Cotton Picking

Every farmer in our area in the thirties had a cotton patch.  It was the one money crop and was essential to pay off the loans on the crop and to furnish money for the fall and winter clothing.  The cotton was a very labor intensive crop.  The land had to be broken by using a turning plow.  The rows were laid off with Georgia stock plow, and guano was put in the row using a guano distributor.  Finally the cotton was planted using a cotton planter, which was a plow with a hopper filled with seeds.  As the plow was pulled by a mule, seeds dropped into the furrow and were covered by the rear of the planter.  Then the seed germinated and came up, usually there was a solid row of plants.  Since this row was too thick, it had to be thinned.  This process was called chopping cotton.  With a hoe the worker worked his way from one end of the row to the other, thinning the plants and propping up the delicate ones with dirt.

Most farmers then hoed the cotton at least one more time to remove all the grass from the row.  In addition to the chopping and hoeing, the rows were plowed several times depending on the weather.  Finally, in late fall, the bolls would open and be ready for picking.  I should mention that the boll weevil would destroy his share of the crop, with rainy weather increasing the quantity of weevils.  In our area in the thirties no one poisoned the cotton to kill the weevils.  This process came about later.  Finally it was fall and the cotton was ready to be picked.  Picking was done entirely by hand.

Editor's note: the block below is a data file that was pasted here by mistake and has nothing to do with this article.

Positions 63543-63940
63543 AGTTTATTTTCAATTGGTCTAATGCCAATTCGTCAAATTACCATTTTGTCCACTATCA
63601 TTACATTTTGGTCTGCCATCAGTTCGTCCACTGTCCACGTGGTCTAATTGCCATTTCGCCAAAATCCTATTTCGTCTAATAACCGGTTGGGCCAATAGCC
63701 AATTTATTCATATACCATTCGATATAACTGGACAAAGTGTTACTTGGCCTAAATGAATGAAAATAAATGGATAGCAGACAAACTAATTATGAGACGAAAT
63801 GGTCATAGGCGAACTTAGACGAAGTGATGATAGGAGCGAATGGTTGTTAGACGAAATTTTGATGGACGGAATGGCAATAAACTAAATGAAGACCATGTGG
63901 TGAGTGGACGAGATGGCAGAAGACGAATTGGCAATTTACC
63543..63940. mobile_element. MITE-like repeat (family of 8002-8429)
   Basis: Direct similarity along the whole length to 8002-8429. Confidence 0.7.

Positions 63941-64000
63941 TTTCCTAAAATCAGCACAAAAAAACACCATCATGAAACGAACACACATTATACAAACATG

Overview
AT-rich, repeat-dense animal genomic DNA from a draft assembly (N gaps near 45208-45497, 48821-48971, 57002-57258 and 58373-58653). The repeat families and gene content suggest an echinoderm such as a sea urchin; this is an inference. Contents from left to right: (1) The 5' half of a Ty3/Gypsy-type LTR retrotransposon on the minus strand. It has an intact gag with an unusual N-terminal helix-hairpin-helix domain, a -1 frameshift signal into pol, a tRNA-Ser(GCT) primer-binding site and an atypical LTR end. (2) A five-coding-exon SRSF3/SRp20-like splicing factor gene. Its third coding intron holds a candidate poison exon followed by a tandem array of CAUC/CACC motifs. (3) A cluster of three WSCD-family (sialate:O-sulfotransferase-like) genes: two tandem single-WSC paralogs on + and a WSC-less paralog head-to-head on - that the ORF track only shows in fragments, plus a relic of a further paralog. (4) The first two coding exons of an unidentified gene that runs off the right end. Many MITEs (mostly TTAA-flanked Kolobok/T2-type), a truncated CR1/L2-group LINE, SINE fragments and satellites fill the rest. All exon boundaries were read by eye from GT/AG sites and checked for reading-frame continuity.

Step one was to pick cotton- you needed a pick sack.  These was sold in stores.  They were made of burlap or heavy cloth and usually measured about six feet long.  The pick sack was reinforced on the back bottom with very thick heavy cloth to prevent to from wearing out as it was dragged along the ground.  A shoulder strap on the front of the sack was placed over thew pickers head, resting on the shoulders so it could be pulled, which left the hands to remove the cotton from the bolls.  The bolls had sharp ends which could be painful to the picker.